JOHN FINNIS NATURAL LAW

?
  • Created by: moranm
  • Created on: 02-12-19 18:10

JOHN FINNIS - WHO IS HE?

 

Background To Finnis

·        John Finnis ( 1940 - ) is an Australian philosopher specialising in the philosophy of law.

·        Finnis is author of 'Natural Law and Natural Rights' (1980), 

His work is a a restatement of Natura Law theory.

1 of 18

BACKGROUND TO FINNIS' NATURAL LAW

·        Aristotle (384-322 BCE)  there was a natural justice, which was valid to everyone. However, Natural Law theory was fundamentally developed by Aquinas (1225-1274 AD). 

  • Aquinas  Natural Law = an aspect of God's eternal law, accessed through human reason.  The purpose of life is to re-establish a right relationship with God. 

·     Finnis accepts the idea that there is a natural justice, that is applicable to all humanity.

  • However, unlike Aquinas, he argues that Natural Law's purpose is to ensure a person is able to live a worthwhile live and to 'flourish' i.e. to establish what is really 'good' for humankind.
2 of 18

THE BASIC GOODS what are they

LITTLE KATHERINE FOUND PHILOSOPHY ALWAYS REQUIRED REASONL

  •  Life
  • Knowledge  for its own sake
  • Friendship
  • Play - just for enjoyment and fun
  • Aesthetic experience - beauty and art
  • Practical Reasonableness - using intelligence to solve moral problems
  • Religion - a connection with the divine (not necessarily institutional religious practices
3 of 18

The BASIC GOODS - HOW THEY WORK

1. F rejects Aquinas' PP and argues for 7 basics goods that help humans flourish

2. They are self evidence and apply equally to all people at all times

3. Distingush between theoretical reason - what is true with practical reason - how to act

4. Theoretical reason - either one or other statement is true; pRactical reason - can have 2 acts which are equally good.

5.  There is no hierarcy of basic goods - all are equal, but people have to prioritse when one is to be followed over another using practical reasonableness.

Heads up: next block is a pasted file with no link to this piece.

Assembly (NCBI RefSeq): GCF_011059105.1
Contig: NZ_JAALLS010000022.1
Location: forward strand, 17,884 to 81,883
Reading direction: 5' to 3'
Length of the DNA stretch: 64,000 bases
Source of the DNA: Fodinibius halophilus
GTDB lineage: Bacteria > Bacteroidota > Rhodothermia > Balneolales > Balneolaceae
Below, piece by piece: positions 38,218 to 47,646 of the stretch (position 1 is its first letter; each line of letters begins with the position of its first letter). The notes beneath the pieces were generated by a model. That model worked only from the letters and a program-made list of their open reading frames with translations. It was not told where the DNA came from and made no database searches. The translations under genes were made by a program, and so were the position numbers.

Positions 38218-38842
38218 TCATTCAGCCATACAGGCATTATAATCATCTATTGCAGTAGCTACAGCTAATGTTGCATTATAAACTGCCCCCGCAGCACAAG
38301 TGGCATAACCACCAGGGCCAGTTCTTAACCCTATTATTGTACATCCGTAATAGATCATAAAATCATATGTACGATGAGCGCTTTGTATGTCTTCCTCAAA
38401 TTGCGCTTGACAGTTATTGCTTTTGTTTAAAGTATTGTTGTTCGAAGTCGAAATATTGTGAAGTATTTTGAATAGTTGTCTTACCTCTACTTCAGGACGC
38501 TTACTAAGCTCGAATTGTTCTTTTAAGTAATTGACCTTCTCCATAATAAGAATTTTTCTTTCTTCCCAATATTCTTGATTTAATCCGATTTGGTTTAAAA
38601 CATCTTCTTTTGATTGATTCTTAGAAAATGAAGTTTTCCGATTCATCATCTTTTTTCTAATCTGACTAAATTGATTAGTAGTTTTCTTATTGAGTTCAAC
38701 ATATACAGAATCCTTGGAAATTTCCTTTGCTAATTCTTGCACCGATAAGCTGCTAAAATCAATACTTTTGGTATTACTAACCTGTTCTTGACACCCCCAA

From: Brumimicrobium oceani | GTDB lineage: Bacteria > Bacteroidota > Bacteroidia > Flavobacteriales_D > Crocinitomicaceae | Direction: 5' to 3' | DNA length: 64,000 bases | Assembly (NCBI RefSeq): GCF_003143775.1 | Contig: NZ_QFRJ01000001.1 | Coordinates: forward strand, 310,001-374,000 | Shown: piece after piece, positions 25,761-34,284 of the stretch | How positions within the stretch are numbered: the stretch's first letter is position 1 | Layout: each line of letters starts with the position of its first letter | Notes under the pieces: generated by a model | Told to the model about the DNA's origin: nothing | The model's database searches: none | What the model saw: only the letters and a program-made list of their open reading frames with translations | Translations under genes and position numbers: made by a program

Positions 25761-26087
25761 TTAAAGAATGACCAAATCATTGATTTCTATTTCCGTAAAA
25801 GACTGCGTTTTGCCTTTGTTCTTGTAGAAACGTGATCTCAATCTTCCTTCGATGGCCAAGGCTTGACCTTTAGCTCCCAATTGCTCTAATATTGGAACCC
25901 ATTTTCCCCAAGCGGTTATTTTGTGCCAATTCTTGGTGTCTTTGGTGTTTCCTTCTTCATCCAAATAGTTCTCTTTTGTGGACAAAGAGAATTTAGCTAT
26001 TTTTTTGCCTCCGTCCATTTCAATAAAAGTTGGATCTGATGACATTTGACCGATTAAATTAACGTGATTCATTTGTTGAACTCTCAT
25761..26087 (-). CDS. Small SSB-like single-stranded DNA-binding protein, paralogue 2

6.  Since they are self evident - they are not derived from God's law - they just obviously exist

7.They are the basic needs of all human beings

4 of 18

9 PRINCIPLES OF PRACTICAL REASONABLENESS

·        The nine principles are:

1.      You should view your life as a whole, and not live moment to moment, based on achieving the basic goods.

2.      You naturally have to prioritise certain goods over others, but you should always do so with good reason. You should never arbitrarily discount one of the basic goods.3.   Basic goods apply equally to all people. You can be self-interested , but you should always take into account the good of others i.e. you must not neglect others.

4.      You should make sure that you do not become obsessed with a particular project i.e. if is not helping you flourish then find another project that fulfils a basic good.5.      You should actually do projects and make an effort to flourish i.e.  don’t just sit around or repeat old habits6.      Aim to do good and avoid evil, by actions that fulfil the basic goods.

7.     You should never commit an act that directly harms a basic good, even if it will indirectly benefit a different basic good.8. You should foster the common good of the community,  9.   You should act according to your conscience and practical reason, not the authority of someone else.

WHOLE HARM COMMUNITY CONSCIENCE EQUAL AVOID PRIORITISE OBSESS PROJECTS 

 WHEN HAPPY CLAPPY CHRISTIANS EVANGELISE AND PRAY OVER PEOPLE